Is the time for change getting any closer?

Kampala

Kampala day 1. Since I arrived in Nairobi two weeks ago and put my Ugandan sim card in my phone I had received Ugandan sms news updates. The updates were rather disturbing, one disaster after another occurring in all walks of life from climate change,  natural disasters and food shortage to bad governance and simple fraud.

  • High Court Ex-VP Bukenya bribed 200 cyclists, 50 women during campaigns.
  • Tension high at town clerk’s residence as KCCA’s Musisi orders Ssebagala to hand over premises.
  • NAADS accountant arrested for 89m theft.
  • Boat capsizes, 18 feared dead in Butiaba, Masindi.
  • Climate change destroys food production.
  • Lightning kills 18 pupils in Kilyandongo & hurts 13 in Alebtong.

To add spice to all this, Tumusiime Mutebile, the Governor of Bank of Uganda had shared a piece of his mind with the Financial Times, UK. Mutebile has been as solid as a rock as he has managed Uganda’s finances and economic growth for two decades, part of this time as Secretary to the Treasury.

In the Financial Times Mutebile was quoted for criticizing M7’s advocacy for rapid population growth leading to an increase in the number of poor people. He also had a go on the collapse in fuel reserves and lack of focus on agriculture, which remains the backbone of the economy despite the lack of political to make serious investments in the sector.

 “Our output is heaven-made, but it should be man-made”, Mutebile was quoted as saying.

In addition Tumusiime Mutebile mentioned the extremely controversial (in public opinion) purchase of 6 jet fighters worth $740 million early this year, a substantial amount beyond Uganda’s limited state resources.

In April, when I was last in Uganda, the inflation was sky-rock high. From February’s 11% it had increased to 14.1% in the space of two months. In May it had further gone up to 16.1% – the highest level in 17 years. Mutebile’s comments in the Financial Times resulted in further loss of confidence in the country’s currency. By the end of June as rumors of Mutebile’s resignation spread, Bank of Uganda had to intervene after the shilling fell from Ush2,400 to Ush2,710 against the dollar. To calm the market the Governor finally had to eat his words and announce that he was misquoted all along.

I arrived in Kampala when all this was on its highest level. There was no doubt that the economy is suffering. The raising food and fuel prices were the topics of town. A former colleague from Westnile announced his dismay on FB:

Yesterday morning in Arua town a kg of sugar was Ush 3,200/=, at mid-day it was 4,000/= in the evening it was 4,500/=. This morning a 50kg bag of sugar going for 270,000/= at wholesale price. We are expecting the price per kg to rise to 6,000/= by end of today….Jesus Christ! “

In addition the Kampala City Traders under KACITA had announced that they would close their shops in protest of the shillings deprivation against the dollar, and to what they called unfair competition from foreign traders, who get a foreign investment licenses to operate in Uganda, but unlawful use them to venture into petty trade outcompeting the local traders. Kampala’s taxi drivers also rumbled with strike warnings and in Northeastern Uganda the situation was tense as well. The food crisis throughout the region (Northeastern Uganda, Northwestern Kenya and Somalia) was extremely urgent, according to former colleagues from ActionAid Uganda who are assisting in the humanitarian interventions to assist the victims of the crisis.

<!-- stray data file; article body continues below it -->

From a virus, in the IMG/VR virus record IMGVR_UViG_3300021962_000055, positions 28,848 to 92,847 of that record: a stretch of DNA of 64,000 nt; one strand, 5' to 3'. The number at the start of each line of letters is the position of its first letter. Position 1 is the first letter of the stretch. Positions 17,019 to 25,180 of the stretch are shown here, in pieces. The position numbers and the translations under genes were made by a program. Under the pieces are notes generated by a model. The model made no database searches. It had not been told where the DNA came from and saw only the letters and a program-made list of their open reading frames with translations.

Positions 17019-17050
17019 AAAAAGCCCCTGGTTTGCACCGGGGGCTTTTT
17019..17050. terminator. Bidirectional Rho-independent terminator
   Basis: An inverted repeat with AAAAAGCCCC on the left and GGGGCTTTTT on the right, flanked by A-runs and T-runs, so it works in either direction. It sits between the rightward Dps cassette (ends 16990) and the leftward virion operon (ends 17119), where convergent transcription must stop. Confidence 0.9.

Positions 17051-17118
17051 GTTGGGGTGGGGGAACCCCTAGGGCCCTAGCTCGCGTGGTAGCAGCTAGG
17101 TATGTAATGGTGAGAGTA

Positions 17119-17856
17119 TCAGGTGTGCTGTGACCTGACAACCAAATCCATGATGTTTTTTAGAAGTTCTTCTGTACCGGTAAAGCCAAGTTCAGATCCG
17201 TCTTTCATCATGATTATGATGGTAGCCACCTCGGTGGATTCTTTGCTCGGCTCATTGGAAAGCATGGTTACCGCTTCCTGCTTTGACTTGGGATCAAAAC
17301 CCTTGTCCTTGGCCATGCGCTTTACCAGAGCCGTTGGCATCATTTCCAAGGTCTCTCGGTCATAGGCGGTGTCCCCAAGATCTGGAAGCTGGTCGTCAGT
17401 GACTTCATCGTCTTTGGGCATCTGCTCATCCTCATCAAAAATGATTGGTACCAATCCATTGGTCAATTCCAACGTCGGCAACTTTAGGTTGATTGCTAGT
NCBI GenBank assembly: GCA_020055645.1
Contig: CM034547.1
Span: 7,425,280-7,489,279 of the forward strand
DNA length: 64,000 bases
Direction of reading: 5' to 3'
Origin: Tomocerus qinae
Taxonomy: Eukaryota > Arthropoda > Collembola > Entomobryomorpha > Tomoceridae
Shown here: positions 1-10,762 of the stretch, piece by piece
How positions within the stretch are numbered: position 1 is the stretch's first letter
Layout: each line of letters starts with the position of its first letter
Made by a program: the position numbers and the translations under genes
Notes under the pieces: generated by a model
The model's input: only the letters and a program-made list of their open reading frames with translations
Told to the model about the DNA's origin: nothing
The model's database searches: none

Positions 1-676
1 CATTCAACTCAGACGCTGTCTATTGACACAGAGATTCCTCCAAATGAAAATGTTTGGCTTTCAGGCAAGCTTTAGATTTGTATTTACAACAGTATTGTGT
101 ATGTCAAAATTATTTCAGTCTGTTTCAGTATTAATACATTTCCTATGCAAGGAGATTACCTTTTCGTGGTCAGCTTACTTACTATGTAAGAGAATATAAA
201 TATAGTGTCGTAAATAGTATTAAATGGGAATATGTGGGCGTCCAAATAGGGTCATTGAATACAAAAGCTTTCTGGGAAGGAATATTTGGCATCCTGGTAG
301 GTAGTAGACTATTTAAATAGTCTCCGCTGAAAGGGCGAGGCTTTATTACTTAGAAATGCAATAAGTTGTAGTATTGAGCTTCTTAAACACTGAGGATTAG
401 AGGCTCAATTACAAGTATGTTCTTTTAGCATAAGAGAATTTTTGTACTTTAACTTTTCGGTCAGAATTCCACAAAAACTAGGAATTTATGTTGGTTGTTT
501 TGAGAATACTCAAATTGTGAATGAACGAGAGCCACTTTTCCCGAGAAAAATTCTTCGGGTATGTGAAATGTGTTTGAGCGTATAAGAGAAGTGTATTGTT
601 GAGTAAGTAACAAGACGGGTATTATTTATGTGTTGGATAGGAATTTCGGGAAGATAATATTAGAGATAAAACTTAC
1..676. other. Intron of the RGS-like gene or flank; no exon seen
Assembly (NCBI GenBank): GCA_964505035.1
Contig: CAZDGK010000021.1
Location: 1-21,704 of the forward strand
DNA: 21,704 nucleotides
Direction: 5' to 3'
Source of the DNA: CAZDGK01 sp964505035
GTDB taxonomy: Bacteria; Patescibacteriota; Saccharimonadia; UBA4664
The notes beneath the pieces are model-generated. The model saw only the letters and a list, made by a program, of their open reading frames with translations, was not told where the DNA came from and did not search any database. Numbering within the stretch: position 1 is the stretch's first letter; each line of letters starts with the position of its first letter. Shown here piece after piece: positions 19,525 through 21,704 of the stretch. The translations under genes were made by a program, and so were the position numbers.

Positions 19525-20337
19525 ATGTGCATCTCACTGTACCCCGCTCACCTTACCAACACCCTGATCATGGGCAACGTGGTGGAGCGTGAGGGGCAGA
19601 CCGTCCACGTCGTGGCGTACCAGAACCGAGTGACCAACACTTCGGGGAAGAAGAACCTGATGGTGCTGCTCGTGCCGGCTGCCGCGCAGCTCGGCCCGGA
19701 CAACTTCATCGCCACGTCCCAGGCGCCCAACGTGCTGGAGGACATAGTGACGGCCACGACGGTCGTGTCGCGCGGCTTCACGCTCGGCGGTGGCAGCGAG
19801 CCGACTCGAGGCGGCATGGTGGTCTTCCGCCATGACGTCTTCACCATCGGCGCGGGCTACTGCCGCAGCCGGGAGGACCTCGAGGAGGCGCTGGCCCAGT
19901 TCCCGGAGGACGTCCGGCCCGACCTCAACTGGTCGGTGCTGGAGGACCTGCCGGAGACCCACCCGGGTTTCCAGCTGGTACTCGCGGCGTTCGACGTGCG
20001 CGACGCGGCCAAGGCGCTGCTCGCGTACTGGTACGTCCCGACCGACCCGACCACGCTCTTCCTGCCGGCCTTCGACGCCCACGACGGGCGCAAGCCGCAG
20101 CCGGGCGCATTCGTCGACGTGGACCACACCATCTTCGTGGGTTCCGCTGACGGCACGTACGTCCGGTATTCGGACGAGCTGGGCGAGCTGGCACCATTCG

Nevertheless, Kampala was still as I knew the city from living there during the past five years; resilient despite all odds. Life is tough, but nobody wants to be among those who succumb if they can help it, and everyone does what they can to keep their noses above water.

It was absolutely wonderful to be back and catch up with family and friends even though it was only a few months since I was last in Kampala during the Walk-to-Work protests. Kampala laughs are loud and frequent, topics of conversations endless, the radio talk shows absolutely inspiring; whether they raise issues of lifestyle, politics or economy it is all up for intense discussions. There is no doubt that the media houses and individual local and international journalists suffer from more restrictions in terms of freedom of speech after the February 2011 election and Walk-to-Work-Protests. But somehow it seems that one of the outcomes of the restrictions is a more intense and serious tone of voice from all sides. I couldn’t help wondering; is the time for change getting any closer?

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Comments
One Response to “Is the time for change getting any closer?”
  1. Charles says:

    Nice piece here, but you are sitting on the fence.

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